Bioshock Infinite, GeForce Titan SLI

We're going to see a lot of this I suspect. Whenever we see CPU dependency in games, it tends to manifest as being very dependent on single threaded performance. Here Haswell's architectural advantages are appearent as the two quad-core Haswell parts pull ahead of the 4960X by about 8%. The 4960X does reasonably well but you don't really want to spend $1000 on a CPU just for it to come in 3rd I suppose. With two GPUs, the PCIe lane advantage isn't good for much.

Metro: Last Light

Metro: Last Light is the latest entry in the Metro series of post-apocalyptic shooters by developer 4A Games. Like its processor, Last Light is a game that sets a high bar for visual quality, and at its highest settings an equally high bar for system requirements thanks to its advanced lighting system. We run Metro: LL at its highest quality settings, tesselation set to very high and with 16X AF/SSAA enabled.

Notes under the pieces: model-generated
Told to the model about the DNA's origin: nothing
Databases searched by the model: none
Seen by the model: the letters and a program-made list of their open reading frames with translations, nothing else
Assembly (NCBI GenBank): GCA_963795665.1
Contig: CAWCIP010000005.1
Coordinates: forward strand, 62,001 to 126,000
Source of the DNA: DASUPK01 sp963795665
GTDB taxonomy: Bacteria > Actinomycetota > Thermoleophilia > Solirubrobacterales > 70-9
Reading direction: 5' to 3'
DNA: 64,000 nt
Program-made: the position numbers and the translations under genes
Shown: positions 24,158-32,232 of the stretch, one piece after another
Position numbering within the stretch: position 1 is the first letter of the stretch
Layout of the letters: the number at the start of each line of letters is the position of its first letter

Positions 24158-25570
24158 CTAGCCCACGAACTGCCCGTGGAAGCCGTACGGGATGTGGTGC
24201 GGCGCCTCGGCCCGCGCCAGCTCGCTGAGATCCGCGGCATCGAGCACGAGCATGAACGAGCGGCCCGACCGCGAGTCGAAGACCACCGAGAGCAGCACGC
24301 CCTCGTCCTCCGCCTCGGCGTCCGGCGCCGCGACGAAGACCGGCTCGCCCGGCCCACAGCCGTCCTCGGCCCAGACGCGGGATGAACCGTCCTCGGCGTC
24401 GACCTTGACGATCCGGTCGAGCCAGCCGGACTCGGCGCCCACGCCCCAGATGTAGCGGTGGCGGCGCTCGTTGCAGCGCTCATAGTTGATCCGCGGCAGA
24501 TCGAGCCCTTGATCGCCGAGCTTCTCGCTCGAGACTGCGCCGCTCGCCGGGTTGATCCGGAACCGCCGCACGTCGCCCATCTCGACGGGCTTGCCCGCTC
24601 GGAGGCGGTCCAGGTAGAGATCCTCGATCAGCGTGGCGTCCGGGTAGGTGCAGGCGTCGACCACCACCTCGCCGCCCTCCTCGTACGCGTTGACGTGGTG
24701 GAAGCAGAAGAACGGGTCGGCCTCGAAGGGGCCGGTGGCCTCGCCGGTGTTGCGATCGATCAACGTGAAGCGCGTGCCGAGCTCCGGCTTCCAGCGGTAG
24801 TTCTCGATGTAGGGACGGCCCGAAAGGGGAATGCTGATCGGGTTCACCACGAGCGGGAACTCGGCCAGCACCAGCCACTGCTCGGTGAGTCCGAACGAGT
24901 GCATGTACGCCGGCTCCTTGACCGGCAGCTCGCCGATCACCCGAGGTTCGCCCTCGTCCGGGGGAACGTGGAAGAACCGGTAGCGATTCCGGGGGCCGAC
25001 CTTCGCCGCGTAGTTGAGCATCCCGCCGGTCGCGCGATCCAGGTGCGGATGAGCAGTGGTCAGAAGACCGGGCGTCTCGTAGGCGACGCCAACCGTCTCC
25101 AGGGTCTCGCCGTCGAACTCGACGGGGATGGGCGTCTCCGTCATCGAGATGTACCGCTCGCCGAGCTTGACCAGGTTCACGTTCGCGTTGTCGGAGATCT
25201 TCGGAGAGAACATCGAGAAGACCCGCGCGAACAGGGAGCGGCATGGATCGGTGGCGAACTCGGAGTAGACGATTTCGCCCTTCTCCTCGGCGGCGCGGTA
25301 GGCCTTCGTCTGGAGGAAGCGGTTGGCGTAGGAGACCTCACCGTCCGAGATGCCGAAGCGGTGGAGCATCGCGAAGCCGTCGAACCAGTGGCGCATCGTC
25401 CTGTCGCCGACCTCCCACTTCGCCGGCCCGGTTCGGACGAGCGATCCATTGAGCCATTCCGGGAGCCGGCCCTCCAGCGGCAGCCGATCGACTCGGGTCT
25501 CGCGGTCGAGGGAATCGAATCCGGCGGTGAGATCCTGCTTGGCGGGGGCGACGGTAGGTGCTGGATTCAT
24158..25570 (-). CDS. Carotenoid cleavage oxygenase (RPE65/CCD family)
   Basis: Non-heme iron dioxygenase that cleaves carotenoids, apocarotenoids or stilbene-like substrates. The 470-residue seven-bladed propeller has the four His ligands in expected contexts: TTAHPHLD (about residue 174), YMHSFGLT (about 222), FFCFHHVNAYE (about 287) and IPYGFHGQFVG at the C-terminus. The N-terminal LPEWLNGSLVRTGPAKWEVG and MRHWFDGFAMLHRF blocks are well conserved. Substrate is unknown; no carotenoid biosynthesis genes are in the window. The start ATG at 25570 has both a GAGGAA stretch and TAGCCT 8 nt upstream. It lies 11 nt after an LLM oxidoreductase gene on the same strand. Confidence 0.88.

Metro:LL, GeForce Titan SLI

The tune shifts a bit with Metro: LL. Here the 4960X actually pulls ahead by a very small amount. In fact, both of the LGA-2011 6-core parts manage very small leads over Haswell here. The differences are small enough to basically be within the margin of error for this benchmark though.

Sleeping Dogs